Who Invented Cinema? Man’s search to capture and reproduce reality in motion through the manufacture of gadgets is an ancient practice. A clear example of this exploration was the thaumatrope, the magic lantern, or the kinetoscope. In the mid-nineteenth century, photography had kicked off by being based on the technique of capturing images of reality by means of light.
With close observation, the Lumiere brothers were able to draw on Thomas Alva Edison’s kinetoscope, adding contemporary techniques such as Eastman’s roll photography to create the first cinematograph. This device had fundamental aspects that ensured its success: it allowed filming, copying, and projecting a film in a massive way, for more than one spectator at a time.
On December 28, 1895, in Paris, the first cinema function took place in which a series of images of a documentary nature were projected. It remained so for some time, it was considered an important advance, but a minor attraction. It was George Méliès, an illusionist who made use of this new resource for his functions, who showed that in addition to serving as a faithful record of reality, the cinema allowed to recreate it generating fantastic effects.
His manipulation of the technique experimenting with the film, allowed him to show off with tricks such as the disappearance of objects or the fading of scenes. His best-known work is “The trip to the moon” and dates from 1902. These innovations in the field aroused the interest of filmmakers in both Europe and the United States and were the reason for the opening of numerous film studios.
The first films were short, with simple themes and without sound; the functions were generally offered with the accompaniment of a piano and a rapporteur. When was sound incorporated into cinema? Warner Brothers introduced the first effective sound system in 1926: it was called Vitaphone and it consisted of the recording of musical soundtracks and recited texts. The support for these recordings was large discs that were synchronized with what was happening on the screen.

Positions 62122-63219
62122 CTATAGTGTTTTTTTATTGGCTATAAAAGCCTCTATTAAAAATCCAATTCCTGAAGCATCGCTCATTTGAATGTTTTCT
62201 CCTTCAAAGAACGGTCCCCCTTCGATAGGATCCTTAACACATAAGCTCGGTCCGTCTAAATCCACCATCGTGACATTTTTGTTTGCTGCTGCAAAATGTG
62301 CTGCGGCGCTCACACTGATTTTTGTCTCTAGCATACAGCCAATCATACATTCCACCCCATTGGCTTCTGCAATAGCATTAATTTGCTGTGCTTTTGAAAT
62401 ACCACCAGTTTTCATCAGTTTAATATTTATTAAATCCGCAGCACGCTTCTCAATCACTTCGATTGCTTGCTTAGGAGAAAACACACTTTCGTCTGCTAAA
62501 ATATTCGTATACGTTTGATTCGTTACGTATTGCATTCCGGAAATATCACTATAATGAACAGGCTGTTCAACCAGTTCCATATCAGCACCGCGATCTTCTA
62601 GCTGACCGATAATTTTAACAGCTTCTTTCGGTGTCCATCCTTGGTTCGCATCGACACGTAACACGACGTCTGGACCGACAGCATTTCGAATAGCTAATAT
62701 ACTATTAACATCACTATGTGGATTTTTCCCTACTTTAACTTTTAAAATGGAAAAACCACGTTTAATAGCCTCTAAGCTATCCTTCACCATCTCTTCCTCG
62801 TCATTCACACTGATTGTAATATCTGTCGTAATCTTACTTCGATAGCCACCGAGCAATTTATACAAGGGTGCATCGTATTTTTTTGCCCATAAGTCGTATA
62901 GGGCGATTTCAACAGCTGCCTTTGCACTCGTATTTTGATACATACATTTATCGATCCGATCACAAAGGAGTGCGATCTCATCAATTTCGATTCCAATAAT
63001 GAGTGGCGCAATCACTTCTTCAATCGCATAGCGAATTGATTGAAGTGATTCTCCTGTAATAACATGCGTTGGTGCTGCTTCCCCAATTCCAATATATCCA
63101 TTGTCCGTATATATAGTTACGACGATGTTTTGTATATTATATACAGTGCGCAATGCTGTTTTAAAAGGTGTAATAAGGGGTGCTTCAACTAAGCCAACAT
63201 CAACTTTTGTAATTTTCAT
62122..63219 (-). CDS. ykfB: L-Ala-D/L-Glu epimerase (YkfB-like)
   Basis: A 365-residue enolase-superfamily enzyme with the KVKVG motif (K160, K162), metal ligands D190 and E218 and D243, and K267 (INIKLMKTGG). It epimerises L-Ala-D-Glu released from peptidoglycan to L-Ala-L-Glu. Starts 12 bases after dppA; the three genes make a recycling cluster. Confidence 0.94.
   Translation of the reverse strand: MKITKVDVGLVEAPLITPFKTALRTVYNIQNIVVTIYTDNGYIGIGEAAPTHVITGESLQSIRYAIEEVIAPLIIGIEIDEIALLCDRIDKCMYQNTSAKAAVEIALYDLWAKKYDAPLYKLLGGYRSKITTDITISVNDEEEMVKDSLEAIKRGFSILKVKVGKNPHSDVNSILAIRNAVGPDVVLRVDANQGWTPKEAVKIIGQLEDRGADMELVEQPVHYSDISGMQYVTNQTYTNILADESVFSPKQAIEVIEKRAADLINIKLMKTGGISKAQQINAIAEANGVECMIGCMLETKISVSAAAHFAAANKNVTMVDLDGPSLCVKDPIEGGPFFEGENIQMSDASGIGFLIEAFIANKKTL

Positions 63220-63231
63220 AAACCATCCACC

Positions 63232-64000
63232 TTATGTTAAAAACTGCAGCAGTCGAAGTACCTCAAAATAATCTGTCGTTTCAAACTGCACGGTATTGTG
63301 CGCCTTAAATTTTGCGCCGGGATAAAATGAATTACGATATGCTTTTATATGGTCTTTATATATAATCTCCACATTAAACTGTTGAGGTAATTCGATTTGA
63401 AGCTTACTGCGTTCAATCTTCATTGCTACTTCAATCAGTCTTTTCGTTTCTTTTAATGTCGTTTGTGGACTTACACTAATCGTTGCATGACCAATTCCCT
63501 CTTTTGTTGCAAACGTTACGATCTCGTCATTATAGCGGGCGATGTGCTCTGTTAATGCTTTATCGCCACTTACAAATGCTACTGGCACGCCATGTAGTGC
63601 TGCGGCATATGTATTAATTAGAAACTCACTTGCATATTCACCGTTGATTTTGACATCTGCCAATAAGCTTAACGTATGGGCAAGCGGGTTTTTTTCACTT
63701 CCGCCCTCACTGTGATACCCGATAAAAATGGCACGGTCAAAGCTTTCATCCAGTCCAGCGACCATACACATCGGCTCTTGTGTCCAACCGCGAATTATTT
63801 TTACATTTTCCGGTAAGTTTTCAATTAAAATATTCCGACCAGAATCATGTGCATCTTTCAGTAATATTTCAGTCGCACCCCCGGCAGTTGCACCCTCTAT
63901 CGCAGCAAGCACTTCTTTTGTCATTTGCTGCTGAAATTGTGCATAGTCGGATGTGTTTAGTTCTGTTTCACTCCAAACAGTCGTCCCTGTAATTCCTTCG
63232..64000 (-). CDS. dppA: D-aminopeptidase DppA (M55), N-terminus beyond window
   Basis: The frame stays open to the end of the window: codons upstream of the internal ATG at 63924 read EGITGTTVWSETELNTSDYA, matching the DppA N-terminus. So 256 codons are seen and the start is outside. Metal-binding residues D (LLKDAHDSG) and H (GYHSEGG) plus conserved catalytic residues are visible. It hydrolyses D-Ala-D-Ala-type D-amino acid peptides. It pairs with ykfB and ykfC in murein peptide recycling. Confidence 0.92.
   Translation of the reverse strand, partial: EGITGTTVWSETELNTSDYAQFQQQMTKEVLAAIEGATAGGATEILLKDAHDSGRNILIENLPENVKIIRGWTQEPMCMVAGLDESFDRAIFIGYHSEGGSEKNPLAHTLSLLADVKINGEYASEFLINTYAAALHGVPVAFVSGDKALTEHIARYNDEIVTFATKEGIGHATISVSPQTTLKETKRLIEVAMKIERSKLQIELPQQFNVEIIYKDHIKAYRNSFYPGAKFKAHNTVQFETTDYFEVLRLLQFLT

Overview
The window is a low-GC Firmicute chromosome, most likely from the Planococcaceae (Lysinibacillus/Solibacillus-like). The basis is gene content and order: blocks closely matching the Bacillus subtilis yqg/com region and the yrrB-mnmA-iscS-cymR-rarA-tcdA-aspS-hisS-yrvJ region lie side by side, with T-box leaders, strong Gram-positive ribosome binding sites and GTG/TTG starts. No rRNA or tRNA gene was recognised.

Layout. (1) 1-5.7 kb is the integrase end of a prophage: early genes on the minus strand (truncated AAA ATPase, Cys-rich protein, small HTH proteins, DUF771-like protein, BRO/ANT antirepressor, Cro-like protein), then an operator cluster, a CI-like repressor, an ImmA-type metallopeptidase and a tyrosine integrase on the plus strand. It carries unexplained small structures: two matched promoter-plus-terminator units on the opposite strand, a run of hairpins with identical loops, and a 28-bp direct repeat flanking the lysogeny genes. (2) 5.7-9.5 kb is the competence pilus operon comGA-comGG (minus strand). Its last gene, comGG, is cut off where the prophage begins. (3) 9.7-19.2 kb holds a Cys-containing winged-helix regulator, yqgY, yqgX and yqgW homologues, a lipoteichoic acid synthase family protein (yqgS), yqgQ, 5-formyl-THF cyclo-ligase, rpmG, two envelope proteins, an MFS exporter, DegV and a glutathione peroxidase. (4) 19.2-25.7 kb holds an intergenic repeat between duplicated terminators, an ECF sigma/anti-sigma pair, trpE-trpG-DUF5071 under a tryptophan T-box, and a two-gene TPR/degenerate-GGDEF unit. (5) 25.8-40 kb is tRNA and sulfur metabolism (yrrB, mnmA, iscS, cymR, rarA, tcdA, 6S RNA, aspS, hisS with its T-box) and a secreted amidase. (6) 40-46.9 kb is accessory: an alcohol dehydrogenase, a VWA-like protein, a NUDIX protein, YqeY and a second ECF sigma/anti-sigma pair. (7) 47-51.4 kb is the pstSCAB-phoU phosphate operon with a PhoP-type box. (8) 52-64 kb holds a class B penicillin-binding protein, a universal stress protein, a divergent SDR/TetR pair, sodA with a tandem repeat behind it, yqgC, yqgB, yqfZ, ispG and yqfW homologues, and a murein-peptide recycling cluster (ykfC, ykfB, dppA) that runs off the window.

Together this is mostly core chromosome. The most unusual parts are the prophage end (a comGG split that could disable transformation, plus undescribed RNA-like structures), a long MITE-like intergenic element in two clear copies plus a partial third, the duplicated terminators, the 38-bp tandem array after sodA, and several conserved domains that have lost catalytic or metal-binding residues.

In 1931 the Movietone created by Lee de Forest, allowed to record the sound in a sideband of the film. This method became the standard and made the talkies a global phenomenon.
In the early 1930s, the new medium began to be used in a more versatile, less rigid way. The sound began to be manipulated after the film was rotated and edited, which is known as post-production.
What other major changes took place in the cinema?
Although color had already been experimented with in the cinema in 1906, the technique achieved its perfection around the year 1933, but it was not until the 1950s that its use became widespread. It was the end of black and white cinema. With technological advances, digital cinema appeared, initially recorded on magnetic tape and later distributed on the optical disc. Nowadays, there are more and more devices that allow recording directly in digital format, reducing costs considerably. Gradually, many audiovisual creators have opted for this type of medium, however, the large recording studios continue to use film for their productions.
Digital or celluloid?
There are considerable differences between the two techniques, the most important being that celluloid contains a higher resolution per frame. But the truth is that technology is advancing by leaps and bounds, so experts do not rule out the possibility that in the future cinema will be digital. There are positions that indicate a lack of naturalness in this new format or even question it because they consider that it supposes a cinematographic look very different from the traditional one. This, of course, depends on the preferences of each artist.
Other Useful Links :